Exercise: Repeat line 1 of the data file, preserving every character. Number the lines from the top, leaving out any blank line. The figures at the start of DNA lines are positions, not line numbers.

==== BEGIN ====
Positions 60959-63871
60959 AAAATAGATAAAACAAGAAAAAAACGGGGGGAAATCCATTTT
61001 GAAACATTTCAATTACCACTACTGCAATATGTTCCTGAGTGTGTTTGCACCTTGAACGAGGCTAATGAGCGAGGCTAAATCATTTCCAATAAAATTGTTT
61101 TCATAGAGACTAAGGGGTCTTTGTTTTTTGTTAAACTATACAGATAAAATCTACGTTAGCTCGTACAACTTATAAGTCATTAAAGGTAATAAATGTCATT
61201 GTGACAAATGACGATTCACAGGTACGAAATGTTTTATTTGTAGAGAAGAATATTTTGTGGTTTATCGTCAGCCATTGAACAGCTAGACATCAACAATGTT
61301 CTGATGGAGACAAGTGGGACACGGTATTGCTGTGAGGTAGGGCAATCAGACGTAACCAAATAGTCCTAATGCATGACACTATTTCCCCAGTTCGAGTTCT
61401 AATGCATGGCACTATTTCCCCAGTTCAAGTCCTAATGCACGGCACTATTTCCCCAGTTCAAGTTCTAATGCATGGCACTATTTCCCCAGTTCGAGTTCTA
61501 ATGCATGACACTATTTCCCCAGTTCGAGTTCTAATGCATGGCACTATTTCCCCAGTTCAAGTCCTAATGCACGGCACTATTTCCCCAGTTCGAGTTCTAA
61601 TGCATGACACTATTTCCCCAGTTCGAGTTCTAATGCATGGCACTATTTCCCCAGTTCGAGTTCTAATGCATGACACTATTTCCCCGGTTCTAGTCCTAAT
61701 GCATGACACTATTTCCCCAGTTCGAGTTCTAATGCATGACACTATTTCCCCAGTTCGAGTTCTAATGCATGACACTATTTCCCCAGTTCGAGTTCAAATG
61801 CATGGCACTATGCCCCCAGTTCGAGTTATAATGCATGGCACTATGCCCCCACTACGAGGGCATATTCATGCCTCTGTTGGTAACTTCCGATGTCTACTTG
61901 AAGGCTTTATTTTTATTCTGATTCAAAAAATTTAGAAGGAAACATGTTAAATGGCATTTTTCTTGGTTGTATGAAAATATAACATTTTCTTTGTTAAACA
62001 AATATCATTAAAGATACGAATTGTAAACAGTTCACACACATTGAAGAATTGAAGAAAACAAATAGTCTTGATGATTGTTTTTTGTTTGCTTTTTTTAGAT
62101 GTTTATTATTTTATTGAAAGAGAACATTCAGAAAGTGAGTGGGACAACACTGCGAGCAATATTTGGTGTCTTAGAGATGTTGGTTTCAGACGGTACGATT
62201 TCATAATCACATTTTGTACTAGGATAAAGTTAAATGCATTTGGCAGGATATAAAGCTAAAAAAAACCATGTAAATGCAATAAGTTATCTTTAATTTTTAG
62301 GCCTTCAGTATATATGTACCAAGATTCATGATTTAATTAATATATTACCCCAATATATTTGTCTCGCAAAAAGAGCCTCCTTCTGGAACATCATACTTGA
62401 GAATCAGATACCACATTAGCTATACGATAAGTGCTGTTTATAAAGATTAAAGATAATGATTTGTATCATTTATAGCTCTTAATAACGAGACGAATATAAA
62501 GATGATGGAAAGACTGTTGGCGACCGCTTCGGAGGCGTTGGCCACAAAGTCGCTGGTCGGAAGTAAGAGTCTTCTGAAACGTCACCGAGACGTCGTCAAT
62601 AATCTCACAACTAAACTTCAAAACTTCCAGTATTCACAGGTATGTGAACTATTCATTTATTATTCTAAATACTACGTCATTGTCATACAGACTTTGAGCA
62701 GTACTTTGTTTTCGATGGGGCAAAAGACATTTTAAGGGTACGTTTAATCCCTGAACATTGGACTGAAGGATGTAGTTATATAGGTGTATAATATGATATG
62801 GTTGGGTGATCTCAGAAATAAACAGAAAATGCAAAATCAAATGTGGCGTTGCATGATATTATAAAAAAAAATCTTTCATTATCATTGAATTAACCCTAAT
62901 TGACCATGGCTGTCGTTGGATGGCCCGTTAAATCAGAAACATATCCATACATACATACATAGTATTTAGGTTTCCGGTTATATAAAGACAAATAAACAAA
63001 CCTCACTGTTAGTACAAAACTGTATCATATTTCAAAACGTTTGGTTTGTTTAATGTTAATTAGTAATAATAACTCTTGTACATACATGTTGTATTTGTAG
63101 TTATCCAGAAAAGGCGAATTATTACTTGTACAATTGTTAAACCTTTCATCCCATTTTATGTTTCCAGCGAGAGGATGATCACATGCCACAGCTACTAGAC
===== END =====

Positions 60959-63871